Advance care planning (ACP) has emerged during the last 30 years as a potential response to the problem of low-value end-of-life care. The assumption that ACP will result in goal-concordant end-of-life care led to widespread public initiatives promoting its use, physician reimbursement for ACP discussions, and use as a quality measure by the Centers for Medicare & Medicaid Services, commercial payers, and others. However, the scientific data do not support this assumption. ACP does not improve end-of-life care, nor does its documentation serve as a reliable and valid quality indicator of an end-of-life discussion.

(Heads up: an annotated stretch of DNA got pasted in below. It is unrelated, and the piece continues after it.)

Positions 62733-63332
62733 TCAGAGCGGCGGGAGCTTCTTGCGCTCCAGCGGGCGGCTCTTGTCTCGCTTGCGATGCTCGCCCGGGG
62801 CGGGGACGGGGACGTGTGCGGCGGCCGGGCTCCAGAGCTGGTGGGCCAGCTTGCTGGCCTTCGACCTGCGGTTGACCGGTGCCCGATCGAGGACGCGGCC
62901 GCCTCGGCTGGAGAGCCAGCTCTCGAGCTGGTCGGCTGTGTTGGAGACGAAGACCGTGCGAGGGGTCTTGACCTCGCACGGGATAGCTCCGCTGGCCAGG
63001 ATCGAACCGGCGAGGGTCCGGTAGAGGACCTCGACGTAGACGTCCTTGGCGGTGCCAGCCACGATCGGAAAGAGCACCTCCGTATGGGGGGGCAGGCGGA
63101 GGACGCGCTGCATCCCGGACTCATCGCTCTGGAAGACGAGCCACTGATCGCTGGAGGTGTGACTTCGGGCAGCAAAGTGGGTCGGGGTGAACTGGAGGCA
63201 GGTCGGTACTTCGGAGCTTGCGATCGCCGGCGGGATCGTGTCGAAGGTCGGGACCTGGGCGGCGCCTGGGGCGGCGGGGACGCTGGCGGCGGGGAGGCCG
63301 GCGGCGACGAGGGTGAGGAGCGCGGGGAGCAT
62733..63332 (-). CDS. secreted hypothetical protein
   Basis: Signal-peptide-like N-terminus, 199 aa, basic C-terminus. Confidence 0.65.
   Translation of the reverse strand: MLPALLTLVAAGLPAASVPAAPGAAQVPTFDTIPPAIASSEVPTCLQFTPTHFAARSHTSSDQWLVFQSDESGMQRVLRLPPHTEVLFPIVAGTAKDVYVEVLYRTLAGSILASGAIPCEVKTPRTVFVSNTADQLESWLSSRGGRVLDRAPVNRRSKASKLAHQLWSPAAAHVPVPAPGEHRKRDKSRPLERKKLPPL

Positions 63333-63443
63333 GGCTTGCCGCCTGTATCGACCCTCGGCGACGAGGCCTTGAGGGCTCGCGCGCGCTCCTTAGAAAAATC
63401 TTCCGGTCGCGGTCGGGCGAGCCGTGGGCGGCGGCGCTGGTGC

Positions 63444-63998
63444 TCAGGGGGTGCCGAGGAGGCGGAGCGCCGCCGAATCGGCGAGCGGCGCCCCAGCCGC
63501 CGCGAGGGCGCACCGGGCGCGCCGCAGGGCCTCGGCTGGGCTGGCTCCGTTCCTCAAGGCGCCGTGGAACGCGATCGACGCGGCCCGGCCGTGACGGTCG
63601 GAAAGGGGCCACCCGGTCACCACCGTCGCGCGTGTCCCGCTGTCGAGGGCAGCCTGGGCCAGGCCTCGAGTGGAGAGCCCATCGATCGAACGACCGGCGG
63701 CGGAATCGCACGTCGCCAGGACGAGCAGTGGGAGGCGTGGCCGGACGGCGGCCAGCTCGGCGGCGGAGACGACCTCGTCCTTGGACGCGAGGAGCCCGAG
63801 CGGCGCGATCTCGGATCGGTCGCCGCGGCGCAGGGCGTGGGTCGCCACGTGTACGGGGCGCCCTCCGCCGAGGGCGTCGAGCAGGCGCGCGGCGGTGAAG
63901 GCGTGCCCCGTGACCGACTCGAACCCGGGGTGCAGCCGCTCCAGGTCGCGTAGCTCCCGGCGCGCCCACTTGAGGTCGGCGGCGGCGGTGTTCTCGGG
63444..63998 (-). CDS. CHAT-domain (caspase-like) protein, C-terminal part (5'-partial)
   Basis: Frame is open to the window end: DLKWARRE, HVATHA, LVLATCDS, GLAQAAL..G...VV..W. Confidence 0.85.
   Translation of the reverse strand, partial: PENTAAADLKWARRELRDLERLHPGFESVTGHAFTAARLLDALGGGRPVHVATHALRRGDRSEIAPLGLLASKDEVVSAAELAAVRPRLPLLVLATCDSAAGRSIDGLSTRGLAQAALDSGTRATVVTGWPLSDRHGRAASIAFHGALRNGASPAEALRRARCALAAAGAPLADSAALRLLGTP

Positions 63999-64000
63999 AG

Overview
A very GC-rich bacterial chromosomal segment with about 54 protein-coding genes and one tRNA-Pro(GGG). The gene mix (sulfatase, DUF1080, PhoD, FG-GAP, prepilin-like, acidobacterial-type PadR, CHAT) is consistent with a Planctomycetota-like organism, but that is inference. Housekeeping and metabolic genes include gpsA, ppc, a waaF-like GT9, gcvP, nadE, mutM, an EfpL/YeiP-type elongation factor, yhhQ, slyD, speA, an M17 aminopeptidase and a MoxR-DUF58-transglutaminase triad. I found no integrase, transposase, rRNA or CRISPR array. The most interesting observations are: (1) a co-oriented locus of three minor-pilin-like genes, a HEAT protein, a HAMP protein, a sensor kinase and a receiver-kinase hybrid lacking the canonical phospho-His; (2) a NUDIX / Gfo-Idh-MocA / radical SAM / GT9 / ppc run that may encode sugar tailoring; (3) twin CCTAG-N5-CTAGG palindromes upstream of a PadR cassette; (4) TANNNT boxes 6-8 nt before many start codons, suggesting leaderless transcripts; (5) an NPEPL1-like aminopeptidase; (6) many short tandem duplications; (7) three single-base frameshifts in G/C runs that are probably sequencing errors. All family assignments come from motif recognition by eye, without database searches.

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Based on this commentary, would you recommend that palliative care advocacy groups, such as the Center to Advance Palliative Care (CAPC), which Dr. Meier founded and lead for many years and which continues to advocate for advance care planning (ACP) on its website (1), cease promoting ACP?
CAPC and other similar palliative care advocacy groups helped spearhead the widespread adoption of ACP, including its use as a quality indicator, so I believe, given your present commentary, that these groups should now help lead the charge to "disinherit" ACP. What do you think?
Morrison RS, Meier DE, Arnold RM. What’s Wrong With Advance Care Planning? JAMA. 2021;326(16):1575–1576. doi:10.1001/jama.2021.16430
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